April 30, 2018
Baku – Tel Aviv
Flight distance: 1085 nm | Hours in the air: 4.55
Vibrant city Tel Aviv and the Holy Land
An uneventful flight, yet with some detour around Syria brought us into Ben Gurion Airport, and with that definitely hot summer weather in the 30ies.
After as short swim on a rooftop over the beach of Tel Aviv we got a glimpse of the vibrant life in this city, being it a biz meeting of vc-investors followed by dinner at one of the most hip restaurants in town. They serve only local food which you eat without using any dishes, meaning straight off the table paper set.
Today we took a glimpse into ancient and todays history with a trip to first Bethlehem, then Jericho and finally a short swim in the salty waters of the Dead Sea, the lowest place on earth.
Once back in Tel Aviv we enjoyed a fabulous rooftop dinner watching the nice skyline of a growing city.
Country facts & figures
Israel is a country in the Middle East, on the southeastern shore of the Mediterranean Sea and the northern shore of the Red Sea. It’s neighbors are Lebanon to the north, Syria to the northeast, Jordan on the east, the Palestinian territories of the West Bank and Gaza Strip to the east and west, respectively, and Egypt to the southwest.
The country contains geographically diverse features within its relatively small area. Israel’s economy and technology center is Tel Aviv, while its seat of government and proclaimed capital is Jerusalem, although the state’s sovereignty over Jerusalem is not recognized internationally.
The Kingdoms of Israel and Judah emerged during the Iron Age. The areas was conquered and occupied by a series of empires over the last couple thousand of years. The successful Maccabean Revolt led to an independent Jewish kingdom in 110 BCE which already came to an end in 63 BCE when it became a client state of the Roman Republic that subsequently installed the Herodian dynasty in 37 BCE. Jewish presence in the region has persisted to a certain extent over the centuries. The Mamluk Sultanate of Egypt extended its control over the Levant in the 13th century until its defeat by the Ottoman Empire in 1517.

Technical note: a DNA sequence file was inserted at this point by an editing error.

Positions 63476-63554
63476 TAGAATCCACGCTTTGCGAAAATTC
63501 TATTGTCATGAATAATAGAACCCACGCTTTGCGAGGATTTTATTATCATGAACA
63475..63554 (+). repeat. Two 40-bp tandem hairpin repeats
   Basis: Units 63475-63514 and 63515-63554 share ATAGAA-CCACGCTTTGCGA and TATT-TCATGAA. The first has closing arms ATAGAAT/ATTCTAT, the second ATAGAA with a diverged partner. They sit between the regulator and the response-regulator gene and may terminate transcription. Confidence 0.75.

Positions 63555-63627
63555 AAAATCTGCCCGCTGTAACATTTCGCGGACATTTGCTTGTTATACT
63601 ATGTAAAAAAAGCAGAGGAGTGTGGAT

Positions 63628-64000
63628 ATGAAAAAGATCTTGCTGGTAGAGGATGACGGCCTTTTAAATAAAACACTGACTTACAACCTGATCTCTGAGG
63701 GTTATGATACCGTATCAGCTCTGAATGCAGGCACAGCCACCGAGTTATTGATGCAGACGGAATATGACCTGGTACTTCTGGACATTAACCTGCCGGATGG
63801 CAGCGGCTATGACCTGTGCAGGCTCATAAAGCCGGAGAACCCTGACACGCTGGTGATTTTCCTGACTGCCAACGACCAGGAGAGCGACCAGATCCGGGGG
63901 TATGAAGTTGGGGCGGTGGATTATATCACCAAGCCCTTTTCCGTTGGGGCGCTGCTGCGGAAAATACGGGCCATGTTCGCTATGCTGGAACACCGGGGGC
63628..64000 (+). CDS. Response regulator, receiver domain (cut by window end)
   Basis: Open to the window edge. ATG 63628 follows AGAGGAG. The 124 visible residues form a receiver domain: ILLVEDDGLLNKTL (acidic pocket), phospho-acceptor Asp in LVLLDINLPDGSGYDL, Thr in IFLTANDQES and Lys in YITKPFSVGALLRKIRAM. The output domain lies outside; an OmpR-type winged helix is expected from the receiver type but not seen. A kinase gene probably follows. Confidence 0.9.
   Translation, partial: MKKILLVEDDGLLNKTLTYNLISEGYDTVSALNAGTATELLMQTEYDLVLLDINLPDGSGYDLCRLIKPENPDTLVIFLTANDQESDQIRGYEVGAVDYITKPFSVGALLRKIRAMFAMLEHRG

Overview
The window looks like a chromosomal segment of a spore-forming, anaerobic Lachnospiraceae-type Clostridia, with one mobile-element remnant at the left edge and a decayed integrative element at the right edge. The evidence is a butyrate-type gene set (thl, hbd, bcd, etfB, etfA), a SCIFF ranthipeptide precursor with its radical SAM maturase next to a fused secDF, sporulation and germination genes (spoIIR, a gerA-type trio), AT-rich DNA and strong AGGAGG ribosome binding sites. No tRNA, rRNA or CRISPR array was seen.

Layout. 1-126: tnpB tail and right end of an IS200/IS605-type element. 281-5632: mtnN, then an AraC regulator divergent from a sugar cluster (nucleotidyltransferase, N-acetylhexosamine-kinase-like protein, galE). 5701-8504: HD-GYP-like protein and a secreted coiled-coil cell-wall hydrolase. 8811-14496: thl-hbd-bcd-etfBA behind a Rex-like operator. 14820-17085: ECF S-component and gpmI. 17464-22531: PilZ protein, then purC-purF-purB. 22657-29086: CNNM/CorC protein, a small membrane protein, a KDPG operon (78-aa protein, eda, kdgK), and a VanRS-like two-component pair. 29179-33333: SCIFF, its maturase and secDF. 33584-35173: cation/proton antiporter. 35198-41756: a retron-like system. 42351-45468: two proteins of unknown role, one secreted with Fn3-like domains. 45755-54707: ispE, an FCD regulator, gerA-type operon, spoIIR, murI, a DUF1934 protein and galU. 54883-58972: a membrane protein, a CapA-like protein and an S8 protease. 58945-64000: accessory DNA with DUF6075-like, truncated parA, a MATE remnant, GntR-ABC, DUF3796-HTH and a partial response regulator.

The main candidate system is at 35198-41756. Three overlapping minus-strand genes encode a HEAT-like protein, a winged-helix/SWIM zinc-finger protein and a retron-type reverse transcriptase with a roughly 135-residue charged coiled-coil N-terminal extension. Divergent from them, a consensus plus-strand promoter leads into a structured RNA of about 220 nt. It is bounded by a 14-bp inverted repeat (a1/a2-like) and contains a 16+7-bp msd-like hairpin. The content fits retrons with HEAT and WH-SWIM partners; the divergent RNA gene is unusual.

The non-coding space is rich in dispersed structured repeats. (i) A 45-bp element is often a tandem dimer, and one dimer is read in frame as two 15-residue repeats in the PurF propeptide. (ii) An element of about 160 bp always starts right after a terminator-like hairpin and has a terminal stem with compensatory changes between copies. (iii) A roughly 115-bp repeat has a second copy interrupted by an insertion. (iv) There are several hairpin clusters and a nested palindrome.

During the 19th century, national awakening among Jews led to the establishment of the Zionist movement in the diaspora followed by waves of immigration to Ottoman and later British Palestine. In 1947, the United Nations adopted a Partition Plan for Palestine recommending the creation of independent Arab and Jewish states and an internationalized Jerusalem. The plan was accepted by the Jewish Agency for Palestine, and rejected by Arab leaders. The following year, the Jewish Agency declared the independence of the State of Israel, and the subsequent 1948 Arab–Israeli War saw Israel’s establishment over most of the former Mandate territory, while the West Bank and Gaza were held by neighboring Arab states.
In 1993, Israeli officials led by Yitzhak Rabin and Palestinian leaders from the Palestine Liberation Organization led by Yasser Arafat strove to find a peaceful solution through what became known as the Oslo peace process. A crucial milestone in this process was Arafat’s letter of recognition of Israel’s right to exist. In 1993, the Oslo Accords were finalized as a framework for future Israeli–Palestinian relations. The crux of the Oslo agreement was that Israel would gradually cede control of the Palestinian territories over to the Palestinians in exchange for peace. The Oslo process was delicate and progressed in fits and starts, the process took a turning point at the assassination of Yitzhak Rabin and finally unraveled when Arafat and Ehud Barak failed to reach agreement at Camp David in July 2000.
The peace process has been predicated on a “two-state solution” thus far, but questions have been raised towards both sides’ resolve to end the dispute. An article by S. Daniel Abraham, an American entrepreneur and founder of the Center for Middle East Peace in Washington, US, published on the website of the Atlantic magazine in March 2013, cited the following statistics: “Right now, the total number of Jews and Arabs living in Israel, the West Bank, and Gaza is just under 12 million people. At the moment, a shade under 50 percent of the population is Jewish.”